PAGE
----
CVC Reading Passages2022-04-06T17:29:43-04:00
CVC reading passages

Posted by: Alesia Netuk

Updated: April 6th, 2022

CVC Reading Passages

CVC Reading Passages

Along with CVC words, another excellent starting point for beginning readers is learning high-frequency words, which are also known as sight words. These are words that appear frequently in texts, such as “the,” “a,” and “is.” Many high-frequency words, like “the,” cannot be sounded out and instead, need to be memorized.

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As children develop a bank of known sight words, they can begin reading early texts. When this knowledge is paired with CVC words, they can also practice word-solving strategies as they read. The focus of these passages is 1) recalling high-frequency words, and 2) sounding out CVC words.

One way to encourage reading fluency is to have children read passages more than once. Fluency is the ability to read accurately, at an appropriate speed, and with expression. With practice, children can learn to read the words correctly, ensure they are not reading too quickly or too slowly, and add proper expression to their voice. We do not want them frequently stumbling over words, or sounding robotic or monotone. Repetition with a reading passage allows them to practice the skills needed to become a fluent reader.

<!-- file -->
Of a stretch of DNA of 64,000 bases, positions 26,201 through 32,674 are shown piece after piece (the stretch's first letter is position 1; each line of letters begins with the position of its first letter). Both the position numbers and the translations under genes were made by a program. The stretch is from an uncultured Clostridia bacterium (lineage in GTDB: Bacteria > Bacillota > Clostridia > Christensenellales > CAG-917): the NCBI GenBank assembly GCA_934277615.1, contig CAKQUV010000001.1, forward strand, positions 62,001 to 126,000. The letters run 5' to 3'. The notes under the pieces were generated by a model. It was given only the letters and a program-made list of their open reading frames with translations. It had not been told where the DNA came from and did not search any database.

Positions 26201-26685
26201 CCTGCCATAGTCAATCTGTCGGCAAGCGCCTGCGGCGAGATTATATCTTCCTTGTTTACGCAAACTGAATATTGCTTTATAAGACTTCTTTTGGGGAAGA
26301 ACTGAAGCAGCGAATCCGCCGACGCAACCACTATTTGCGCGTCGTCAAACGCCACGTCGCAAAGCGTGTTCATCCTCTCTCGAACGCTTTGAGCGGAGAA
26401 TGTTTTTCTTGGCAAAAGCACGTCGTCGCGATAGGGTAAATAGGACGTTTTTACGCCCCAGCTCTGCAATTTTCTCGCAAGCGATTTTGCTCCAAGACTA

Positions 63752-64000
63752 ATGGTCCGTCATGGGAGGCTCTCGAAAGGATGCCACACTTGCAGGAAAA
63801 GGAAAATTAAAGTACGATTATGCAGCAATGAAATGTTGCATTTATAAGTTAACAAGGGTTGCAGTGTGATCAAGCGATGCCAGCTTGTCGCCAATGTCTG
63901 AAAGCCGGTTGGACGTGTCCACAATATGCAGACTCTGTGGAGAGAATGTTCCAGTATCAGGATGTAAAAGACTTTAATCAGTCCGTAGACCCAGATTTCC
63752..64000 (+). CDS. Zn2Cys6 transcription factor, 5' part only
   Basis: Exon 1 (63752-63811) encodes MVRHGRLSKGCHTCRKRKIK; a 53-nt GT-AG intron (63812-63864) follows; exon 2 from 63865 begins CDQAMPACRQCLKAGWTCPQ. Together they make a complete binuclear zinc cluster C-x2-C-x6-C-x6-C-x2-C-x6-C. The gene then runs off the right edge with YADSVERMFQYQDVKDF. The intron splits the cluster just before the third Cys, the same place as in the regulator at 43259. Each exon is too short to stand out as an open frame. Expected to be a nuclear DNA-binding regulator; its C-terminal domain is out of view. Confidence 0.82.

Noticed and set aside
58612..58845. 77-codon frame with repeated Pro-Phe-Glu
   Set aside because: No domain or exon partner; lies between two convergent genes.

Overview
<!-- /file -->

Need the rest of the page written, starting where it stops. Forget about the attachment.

Reading is a meaning-making experience. This means that reading is not simply saying the words on the page, but also understanding what they mean. As adults, we may be able to read a highly technical text that is not in a field we are familiar with, but we may have limited comprehension of what we just read. This can happen to children, too. We do not want them to read a passage without any understanding of what it meant.

To gauge whether a passage is appropriate for a child, measure not only his ability to read it, but also whether he can correctly answer comprehension questions. You will find that if children are struggling to read a text, their comprehension can break down. They are focusing all their energy on word-solving, and losing the meaning of the text along the way. Choosing “just right” books and passages helps prevent this from occurring and sets children up for success.